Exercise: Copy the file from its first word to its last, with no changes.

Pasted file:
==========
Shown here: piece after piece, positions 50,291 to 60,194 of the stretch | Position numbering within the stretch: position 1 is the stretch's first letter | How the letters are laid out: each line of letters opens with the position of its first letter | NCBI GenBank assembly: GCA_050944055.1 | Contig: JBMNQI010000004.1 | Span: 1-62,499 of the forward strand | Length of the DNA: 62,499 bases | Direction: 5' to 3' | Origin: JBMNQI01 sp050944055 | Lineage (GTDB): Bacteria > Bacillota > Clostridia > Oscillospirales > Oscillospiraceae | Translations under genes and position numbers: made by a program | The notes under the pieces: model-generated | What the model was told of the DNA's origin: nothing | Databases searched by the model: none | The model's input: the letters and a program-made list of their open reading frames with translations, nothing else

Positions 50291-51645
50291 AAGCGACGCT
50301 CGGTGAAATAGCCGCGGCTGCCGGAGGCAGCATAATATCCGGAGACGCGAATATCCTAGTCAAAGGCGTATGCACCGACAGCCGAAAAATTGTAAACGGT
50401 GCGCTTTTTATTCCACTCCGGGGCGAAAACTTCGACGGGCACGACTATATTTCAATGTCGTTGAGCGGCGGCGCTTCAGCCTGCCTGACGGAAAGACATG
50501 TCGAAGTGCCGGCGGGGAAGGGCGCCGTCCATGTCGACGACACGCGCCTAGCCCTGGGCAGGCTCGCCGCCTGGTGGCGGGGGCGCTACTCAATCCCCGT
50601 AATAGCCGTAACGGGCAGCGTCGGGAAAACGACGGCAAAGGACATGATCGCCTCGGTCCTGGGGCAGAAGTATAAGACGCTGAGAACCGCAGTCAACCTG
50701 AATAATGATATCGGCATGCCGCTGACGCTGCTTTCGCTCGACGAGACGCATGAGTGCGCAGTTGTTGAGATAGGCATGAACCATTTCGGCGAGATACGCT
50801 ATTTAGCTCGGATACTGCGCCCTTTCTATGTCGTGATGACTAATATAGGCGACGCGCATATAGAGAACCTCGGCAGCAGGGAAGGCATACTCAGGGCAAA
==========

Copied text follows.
Shown here: piece after piece, positions 50,291 to 60,194 of the stretch | Position numbering within the stretch: position 1 is the stretch's first letter | How the letters are laid out: each line of letters opens with the position of its first letter | NCBI GenBank assembly: GCA_050944055.1 | Contig: JBMNQI010000004.1 | Span: 1-62,499 of the forward strand | Length of the DNA: 62,499 bases | Direction: 5' to 3' | Origin: JBMNQI01 sp050944055 | Lineage (GTDB): Bacteria > Bacillota > Clostridia > Oscillospirales > Oscillospiraceae | Translations under genes and position numbers: made by a program | The notes under the pieces: model-generated | What the model was told of the DNA's origin: nothing | Databases searched by the model: none | The model's input: the letters and a program-made list of their open reading frames with translations, nothing else

Positions 50291-51645
50291 AAGCGACGCT
50301 CGGTGAAATAGCCGCGGCTGCCGGAGGCAGCATAATATCCGGAGACGCGAATATCCTAGTCAAAGGCGTATGCACCGACAGCCGAAAAATTGTAAACGGT
50401 GCGCTTTTTATTCCACTCCGGGGCGAAAACTTCGACGGGCACGACTATATTTCAATGTCGTTGAGCGGCGGCGCTTCAGCCTGCCTGACGGAAAGACATG
50501 TCGAAGTGCCGGCGGGGAAGGGCGCCGTCCATGTCGACGACACGCGCCTAGCCCTGGGCAGGCTCGCCGCCTGGTGGCGGGGGCGCTACTCAATCCCCGT
50601 AATAGCCGTAACGGGCAGCGTCGGGAAAACGACGGCAAAGGACATGATCGCCTCGGTCCTGGGGCAGAAGTATAAGACGCTGAGAACCGCAGTCAACCTG
50701 AATAATGATATCGGCATGCCGCTGACGCTGCTTTCGCTCGACGAGACGCATGAGTGCGCAGTTGTTGAGATAGGCATGAACCATTTCGGCGAGATACGCT
50801 ATTTAGCTCGGATACTGCGCCCTTTCTATGTCGTGATGACTAATATAGGCGACGCGCATATAGAGAACCTCGGCAGCAGGGAAGGCATACTCAGGGCAAA